Often grim, sometimes gory, and occasionally sentimental.

THE GIRL THE SEA GAVE BACK

Able to see the future, a tattooed traveler wonders if she can change it.

It’s been several years since the long-feuding Riki and Aska clans united to fight the “demon” Herja invaders in Young’s debut Sky in the Deep (2018), and the once-bitter enemies have formed unexpected families and friendships. A chief-in-training, 18-year-old Halvard is supposed to lead the newly forged Nādhir in peacetime but instead faces war. Reviled rather than revered by the Svell, Tova—whose tattoos mark her as a Kyrr Truthtongue—predicts the future by reading rune stones and interpreting the Fate Spinners’ plans but cannot remember her own past. (Mis)led by violent Vigdis and their Tala’s (mis)interpretations of Tova’s visions, the ambitious Svell attack the unprepared Nādhir. Soon, battle-untested Halvard races to protect his people while Tova tries to survive the Svell. The forests and fjords suggest a Scandinavian setting, and the weaponry indicates a medieval era. Aside from Tova’s seer skills, the tale skews more history than fantasy; tribal gods are worshipped but not witnessed. Battles are described in precise, cinematic detail, as are their terrible consequences, yet resist glorifying violence. Halvard and Tova's world is described as brutal and beautiful—their personal struggles with identity, fate, and community shine against the minimalistic plot and slowly building tension. Even amid violence, the protagonists recognize the humanity of their enemies (or once-enemies, now-allies), and even villains are explored sympathetically.

Often grim, sometimes gory, and occasionally sentimental. (Fantasy. 12-18)

Pub Date: Sept. 3, 2019

ISBN: 978-1-250-16848-1

Page Count: 336

Publisher: Wednesday Books

Review Posted Online: June 5, 2019

Kirkus Reviews Issue: July 1, 2019

Did you like this book?

No Comments Yet

An immersive tale of brave, vulnerable teens facing threats both real and fantastic.

ALL OUR HIDDEN GIFTS

An Irish teen grapples with past misdeeds and newfound ties to magic.

When 16-year-old Maeve discovers a deck of tarot cards stashed with a mixtape of moody indie music from 1990, she starts giving readings for her classmates at her all-girls private school. Though her shame over dumping her strange friend Lily during an attempt to climb the social ladder at St. Bernadette’s is still palpable, it doesn’t stop her from trying to use the tarot in her favor to further this goal. However, after speaking harsh words to Lily during a reading, Maeve is horrified when her former friend later disappears. As she struggles to understand the forces at play within her, classmate Fiona proves to be just the friend Maeve needs. Detailed, interesting characters carry this contemporary story of competing energy and curses. Woven delicately throughout are chillingly eerie depictions of the Housekeeper, a figure who shows up on an extra card in the deck, echoing the White Lady legend from Irish folklore. Even more disturbing is an organization of young people led by a homophobic but charismatic figurehead intent on provoking backlash against Ireland’s recent civil rights victories. Most characters are White; Fiona is biracial, with a Filipina mother and White Irish father. Roe, Maeve’s love interest and Lily’s sibling, is a bisexual, genderqueer person who is a target for intolerance in their small city of Kilbeg.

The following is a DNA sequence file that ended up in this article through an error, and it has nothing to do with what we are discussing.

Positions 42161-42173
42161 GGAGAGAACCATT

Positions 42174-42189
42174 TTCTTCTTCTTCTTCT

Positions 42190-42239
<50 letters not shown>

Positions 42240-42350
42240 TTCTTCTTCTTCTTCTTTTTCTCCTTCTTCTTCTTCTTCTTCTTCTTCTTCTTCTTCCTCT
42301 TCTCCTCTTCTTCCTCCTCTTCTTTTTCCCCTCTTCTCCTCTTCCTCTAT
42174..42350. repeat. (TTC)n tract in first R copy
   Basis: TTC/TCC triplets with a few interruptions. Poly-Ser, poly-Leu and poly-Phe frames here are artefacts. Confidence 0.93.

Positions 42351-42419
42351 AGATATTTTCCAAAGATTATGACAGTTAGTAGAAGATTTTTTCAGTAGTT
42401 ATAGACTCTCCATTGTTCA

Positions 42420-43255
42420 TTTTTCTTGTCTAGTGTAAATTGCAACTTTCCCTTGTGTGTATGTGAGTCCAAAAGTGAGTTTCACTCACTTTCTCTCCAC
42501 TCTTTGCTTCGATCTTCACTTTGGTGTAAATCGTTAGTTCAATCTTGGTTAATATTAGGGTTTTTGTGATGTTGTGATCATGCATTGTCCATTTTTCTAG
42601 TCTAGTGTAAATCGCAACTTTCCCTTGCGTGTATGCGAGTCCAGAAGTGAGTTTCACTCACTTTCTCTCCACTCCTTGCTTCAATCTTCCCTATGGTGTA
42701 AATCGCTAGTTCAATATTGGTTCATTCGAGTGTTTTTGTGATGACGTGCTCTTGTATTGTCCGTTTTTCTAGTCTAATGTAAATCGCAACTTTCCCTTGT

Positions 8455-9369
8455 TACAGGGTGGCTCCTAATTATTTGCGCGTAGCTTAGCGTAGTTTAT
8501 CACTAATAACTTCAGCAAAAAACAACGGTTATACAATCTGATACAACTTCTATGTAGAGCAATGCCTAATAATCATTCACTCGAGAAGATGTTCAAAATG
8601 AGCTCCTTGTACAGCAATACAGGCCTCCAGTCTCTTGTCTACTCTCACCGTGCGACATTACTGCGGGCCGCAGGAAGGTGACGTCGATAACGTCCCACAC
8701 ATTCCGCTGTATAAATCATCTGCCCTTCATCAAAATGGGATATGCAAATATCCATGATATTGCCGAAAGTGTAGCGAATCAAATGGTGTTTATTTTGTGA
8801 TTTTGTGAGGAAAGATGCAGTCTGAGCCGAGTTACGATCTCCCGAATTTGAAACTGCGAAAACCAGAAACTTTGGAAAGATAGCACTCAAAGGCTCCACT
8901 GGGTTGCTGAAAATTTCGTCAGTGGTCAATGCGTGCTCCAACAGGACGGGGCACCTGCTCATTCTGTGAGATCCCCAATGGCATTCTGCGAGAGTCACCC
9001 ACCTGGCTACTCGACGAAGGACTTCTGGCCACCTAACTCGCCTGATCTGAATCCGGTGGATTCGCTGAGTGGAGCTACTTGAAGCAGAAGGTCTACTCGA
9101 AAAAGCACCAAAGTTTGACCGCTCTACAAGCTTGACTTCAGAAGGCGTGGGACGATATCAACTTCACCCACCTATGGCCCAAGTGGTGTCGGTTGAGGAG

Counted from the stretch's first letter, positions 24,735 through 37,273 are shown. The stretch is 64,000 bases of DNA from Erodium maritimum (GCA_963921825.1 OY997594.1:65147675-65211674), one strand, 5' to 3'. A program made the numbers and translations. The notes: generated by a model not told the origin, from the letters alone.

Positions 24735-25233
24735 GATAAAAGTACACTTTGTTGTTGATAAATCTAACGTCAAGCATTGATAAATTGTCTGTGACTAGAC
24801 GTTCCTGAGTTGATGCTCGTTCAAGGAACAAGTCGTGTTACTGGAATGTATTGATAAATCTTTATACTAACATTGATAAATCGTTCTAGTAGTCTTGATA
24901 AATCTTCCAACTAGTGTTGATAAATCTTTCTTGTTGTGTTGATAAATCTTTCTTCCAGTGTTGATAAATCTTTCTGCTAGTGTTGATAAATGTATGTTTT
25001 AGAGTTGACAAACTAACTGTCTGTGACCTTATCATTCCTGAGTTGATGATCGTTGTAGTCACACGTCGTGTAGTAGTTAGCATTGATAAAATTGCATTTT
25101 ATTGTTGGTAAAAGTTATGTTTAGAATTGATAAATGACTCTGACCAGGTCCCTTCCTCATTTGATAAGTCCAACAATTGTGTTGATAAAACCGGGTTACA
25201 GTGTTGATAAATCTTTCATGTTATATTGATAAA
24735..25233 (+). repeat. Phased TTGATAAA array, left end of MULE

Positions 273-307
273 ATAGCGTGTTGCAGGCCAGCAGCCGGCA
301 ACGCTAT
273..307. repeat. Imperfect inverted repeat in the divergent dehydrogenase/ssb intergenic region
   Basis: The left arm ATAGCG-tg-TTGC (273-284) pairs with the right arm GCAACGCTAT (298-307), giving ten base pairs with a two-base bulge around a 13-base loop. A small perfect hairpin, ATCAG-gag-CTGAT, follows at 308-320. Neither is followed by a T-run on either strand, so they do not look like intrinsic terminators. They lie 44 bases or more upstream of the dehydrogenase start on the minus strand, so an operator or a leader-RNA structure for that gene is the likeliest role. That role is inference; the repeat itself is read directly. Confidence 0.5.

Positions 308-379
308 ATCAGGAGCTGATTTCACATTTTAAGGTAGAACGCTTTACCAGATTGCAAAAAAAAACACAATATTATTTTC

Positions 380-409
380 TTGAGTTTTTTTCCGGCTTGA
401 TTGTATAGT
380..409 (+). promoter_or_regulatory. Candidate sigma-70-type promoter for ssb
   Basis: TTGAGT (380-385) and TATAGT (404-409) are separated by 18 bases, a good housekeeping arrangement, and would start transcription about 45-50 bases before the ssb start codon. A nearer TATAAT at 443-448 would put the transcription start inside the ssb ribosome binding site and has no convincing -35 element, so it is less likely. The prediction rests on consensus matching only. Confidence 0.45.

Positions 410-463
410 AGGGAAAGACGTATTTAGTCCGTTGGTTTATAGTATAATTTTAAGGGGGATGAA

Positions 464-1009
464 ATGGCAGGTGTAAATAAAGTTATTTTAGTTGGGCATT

An immersive tale of brave, vulnerable teens facing threats both real and fantastic. (Paranormal. 14-18)

Pub Date: June 8, 2021

ISBN: 978-1-5362-1394-2

Page Count: 384

Publisher: Walker US/Candlewick

Review Posted Online: Dec. 10, 2020

Kirkus Reviews Issue: Jan. 1, 2021

Did you like this book?

Part cautionary tale, part juicy love story, this will appeal to action and adventure fans who aren't yet sick of the genre.

SHATTER ME

A dystopic thriller joins the crowded shelves but doesn't distinguish itself.

Juliette was torn from her home and thrown into an asylum by The Reestablishment, a militaristic regime in control since an environmental catastrophe left society in ruins. Juliette’s journal holds her tortured thoughts in an attempt to repress memories of the horrific act that landed her in a cell. Mysteriously, Juliette’s touch kills. After months of isolation, her captors suddenly give her a cellmate—Adam, a drop-dead gorgeous guy. Adam, it turns out, is immune to her deadly touch. Unfortunately, he’s a soldier under orders from Warner, a power-hungry 19-year-old. But Adam belongs to a resistance movement; he helps Juliette escape to their stronghold, where she finds that she’s not the only one with superhuman abilities. The ending falls flat as the plot devolves into comic-book territory. Fast-paced action scenes convey imminent danger vividly, but there’s little sense of a broader world here. Overreliance on metaphor to express Juliette’s jaw-dropping surprise wears thin: “My mouth is sitting on my kneecaps. My eyebrows are dangling from the ceiling.” For all of her independence and superpowers, Juliette never moves beyond her role as a pawn in someone else’s schemes.

Part cautionary tale, part juicy love story, this will appeal to action and adventure fans who aren't yet sick of the genre. (Science fiction. 12 & up)

Pub Date: Nov. 15, 2011

ISBN: 978-0-06-208548-1

Page Count: 352

Publisher: HarperTeen

Review Posted Online: April 5, 2011

Kirkus Reviews Issue: Oct. 15, 2011

Did you like this book?

No Comments Yet
more